Intimate pleasure is certainly not reserved for those who are coupled up. Even though much of the public conversation centers on commercialized date nights for couples celebrating their love, intimate pleasure actually starts with the single self.
Masturbation shouldn’t be considered only a consolation prize for singles or for those whose partners aren’t present. Instead, it’s a method of relieving stress or anxiety, understanding and connecting to yourself, and appreciating your body. Discovering, embodying, and fostering your sexual relationships with yourself is the ultimate form of self-love.
Here is intersectional feminist and sex coach Cara Kovacs‘ expert advice to start developing a healthy and fulfilling sexual relationship with yourself through mindful masturbation.
Step one: let loose
When we are young children, we relate naturally to our bodies. Over time, society teaches us to associate shame or trauma with our genitals. For instance, we are taught to call penises and vaginas by other names such as “private parts.” We need to shed this shame and relearn to appreciate our bodies with a sense of childlike wonder.
Cultivating tantric pleasure of the self means to be fully embodied in your sexual truth, which, in the beginning, may bring up feelings of embarrassment—but remember, this embarrassment stems from indoctrinated societal shame. Kovacs suggests considering this saying: “If you want to be friends with someone, treat them like you are already friends.” The spirit behind this statement can be applied to self-pleasure. Try to begin the process as though it is something you are already comfortable with. Start slow with something that you know makes you feel good, like a self-massage, or form a ritual environment with candles and sensual music to get yourself in the mood. As long as it feels like a celebration of the self, it’s a good place to start.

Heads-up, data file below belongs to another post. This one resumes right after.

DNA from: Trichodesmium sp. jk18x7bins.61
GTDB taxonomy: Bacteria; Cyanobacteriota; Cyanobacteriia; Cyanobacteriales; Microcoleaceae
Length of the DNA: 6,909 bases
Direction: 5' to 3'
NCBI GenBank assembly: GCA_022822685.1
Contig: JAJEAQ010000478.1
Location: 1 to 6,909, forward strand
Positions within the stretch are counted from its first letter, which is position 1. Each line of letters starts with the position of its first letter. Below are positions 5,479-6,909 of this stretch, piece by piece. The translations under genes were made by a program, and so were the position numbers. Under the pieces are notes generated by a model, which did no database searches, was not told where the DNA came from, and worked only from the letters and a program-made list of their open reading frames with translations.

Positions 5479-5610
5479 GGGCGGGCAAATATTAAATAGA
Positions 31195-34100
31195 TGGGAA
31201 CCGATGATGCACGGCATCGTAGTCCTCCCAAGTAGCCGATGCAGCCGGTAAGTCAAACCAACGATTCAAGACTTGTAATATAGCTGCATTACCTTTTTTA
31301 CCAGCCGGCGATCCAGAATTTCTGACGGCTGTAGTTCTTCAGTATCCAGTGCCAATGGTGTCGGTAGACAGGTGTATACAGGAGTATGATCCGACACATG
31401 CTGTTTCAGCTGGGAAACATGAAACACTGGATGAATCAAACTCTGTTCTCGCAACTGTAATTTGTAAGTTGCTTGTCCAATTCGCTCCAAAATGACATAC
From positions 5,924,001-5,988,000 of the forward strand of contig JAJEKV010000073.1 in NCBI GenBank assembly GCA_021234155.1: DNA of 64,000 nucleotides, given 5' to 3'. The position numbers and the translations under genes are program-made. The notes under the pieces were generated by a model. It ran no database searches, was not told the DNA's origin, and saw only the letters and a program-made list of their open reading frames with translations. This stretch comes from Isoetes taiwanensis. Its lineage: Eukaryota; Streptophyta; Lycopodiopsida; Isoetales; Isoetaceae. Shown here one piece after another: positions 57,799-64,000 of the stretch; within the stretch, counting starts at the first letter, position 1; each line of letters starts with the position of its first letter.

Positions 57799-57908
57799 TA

Exploring and discovering what turns you on in a positive and playful way will also help you communicate your desires later to your chosen partner.
Step two: give attention to your wholeness
The act of masturbation is often focused solely on the genitals, which can make the orgasm feel like a localized, conditioned response that only pertains to one part of the body. However, during conscious sexual practice, orgasms don’t have to be constrained to only one part of the body, but can be experienced in multiple parts or through the entire body.
See what it feels like to touch your body in the same way you would touch your lover. Listen to your intuition and give love to the spaces that are asking for it. Think of the difference you feel when a partner pleases you because they truly want to and are experiencing mutual pleasure through serving you versus when a partner is doing something out of obligation. Try to apply this outlook to yourself. If it’s difficult to get yourself into this mindset, remind yourself of these universal teachings of Tantra:
- Pleasure is your birthright
- Your very existence is a miracle through which you are capable to create orgasm from self love
Step three: pay homage to the self
Often when masturbating, people imagine their current crush, favorite celebrity, experiences with past lovers, or watch porn. In your mindful masturbation practice, consider instead not thinking of any of these stimuli and just focus on you pleasuring you.
Kovacs says to ask yourself, “Must I imagine the presence of another soul for this to be a sexually satisfying experience?” If you think that you do, then revisit steps one and two until the concept doesn’t seem so outlandish. The first time Kovacs was able to honor the self in masturbatory practice, she took the advice of a friend who told her that “she self-pleasured with crystals, while imagining herself lying on a giant log in the Amazon covered in rain, orgasming with the culmination of the jungle.”
The most striking aspect of the fantasy to Kovacs was that there was no one else present in it. So, try to remember that you deserve to hear and feel what you wish a partner to tell and do for you. Tell yourself that you love yourself, that you’re amazing and that your body is divine.
“When you pay total homage to the capability of your body to connect to the affirming force of pleasure, you create a conscious container of self respect,” Kovacs says. “You give yourself the affirmation you no longer need to seek to receive.”